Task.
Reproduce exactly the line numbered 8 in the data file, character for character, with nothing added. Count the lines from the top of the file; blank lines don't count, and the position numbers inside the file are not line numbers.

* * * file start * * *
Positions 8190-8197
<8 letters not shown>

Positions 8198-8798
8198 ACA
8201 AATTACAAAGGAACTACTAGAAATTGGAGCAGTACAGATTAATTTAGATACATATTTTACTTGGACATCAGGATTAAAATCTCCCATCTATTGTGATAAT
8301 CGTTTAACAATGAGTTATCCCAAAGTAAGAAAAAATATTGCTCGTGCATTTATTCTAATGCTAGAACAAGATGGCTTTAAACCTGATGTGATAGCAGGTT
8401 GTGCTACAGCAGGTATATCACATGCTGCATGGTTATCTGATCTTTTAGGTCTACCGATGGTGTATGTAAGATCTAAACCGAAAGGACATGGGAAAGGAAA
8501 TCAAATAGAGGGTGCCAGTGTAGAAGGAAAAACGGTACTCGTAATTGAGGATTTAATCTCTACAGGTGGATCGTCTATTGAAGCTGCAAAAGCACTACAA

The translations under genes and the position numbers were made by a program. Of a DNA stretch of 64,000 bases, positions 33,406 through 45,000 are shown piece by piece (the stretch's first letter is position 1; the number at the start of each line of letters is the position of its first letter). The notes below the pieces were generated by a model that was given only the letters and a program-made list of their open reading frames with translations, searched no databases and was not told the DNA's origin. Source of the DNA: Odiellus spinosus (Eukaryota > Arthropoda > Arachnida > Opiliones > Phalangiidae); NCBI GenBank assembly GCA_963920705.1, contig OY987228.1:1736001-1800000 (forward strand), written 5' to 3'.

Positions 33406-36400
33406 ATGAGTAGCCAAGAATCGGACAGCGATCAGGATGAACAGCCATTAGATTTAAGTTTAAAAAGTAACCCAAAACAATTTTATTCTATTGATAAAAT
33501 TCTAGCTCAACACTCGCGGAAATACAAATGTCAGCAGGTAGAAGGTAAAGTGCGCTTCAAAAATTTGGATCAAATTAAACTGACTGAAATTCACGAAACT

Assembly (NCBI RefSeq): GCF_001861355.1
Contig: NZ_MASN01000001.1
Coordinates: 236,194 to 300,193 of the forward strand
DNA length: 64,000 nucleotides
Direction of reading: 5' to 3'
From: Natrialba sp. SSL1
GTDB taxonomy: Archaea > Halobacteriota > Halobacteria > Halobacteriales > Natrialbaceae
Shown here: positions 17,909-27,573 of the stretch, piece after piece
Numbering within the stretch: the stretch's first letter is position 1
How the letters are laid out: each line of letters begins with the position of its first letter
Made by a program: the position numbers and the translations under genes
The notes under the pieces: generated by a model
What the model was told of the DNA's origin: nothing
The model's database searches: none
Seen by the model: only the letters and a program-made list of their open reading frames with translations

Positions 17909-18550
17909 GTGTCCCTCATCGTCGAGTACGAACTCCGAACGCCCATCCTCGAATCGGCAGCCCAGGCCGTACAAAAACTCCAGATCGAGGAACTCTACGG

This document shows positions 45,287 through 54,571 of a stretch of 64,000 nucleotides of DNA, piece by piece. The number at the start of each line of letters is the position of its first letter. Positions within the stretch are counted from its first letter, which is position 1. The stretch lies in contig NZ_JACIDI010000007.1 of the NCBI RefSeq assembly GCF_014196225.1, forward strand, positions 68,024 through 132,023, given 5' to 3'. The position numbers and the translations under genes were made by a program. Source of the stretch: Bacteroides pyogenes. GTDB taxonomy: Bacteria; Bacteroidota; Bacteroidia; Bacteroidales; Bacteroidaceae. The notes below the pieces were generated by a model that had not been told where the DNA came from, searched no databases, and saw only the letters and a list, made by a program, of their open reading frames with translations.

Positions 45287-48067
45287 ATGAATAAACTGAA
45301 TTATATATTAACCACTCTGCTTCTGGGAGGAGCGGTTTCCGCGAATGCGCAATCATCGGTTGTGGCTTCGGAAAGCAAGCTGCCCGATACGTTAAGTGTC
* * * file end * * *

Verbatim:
8501 TCAAATAGAGGGTGCCAGTGTAGAAGGAAAAACGGTACTCGTAATTGAGGATTTAATCTCTACAGGTGGATCGTCTATTGAAGCTGCAAAAGCACTACAA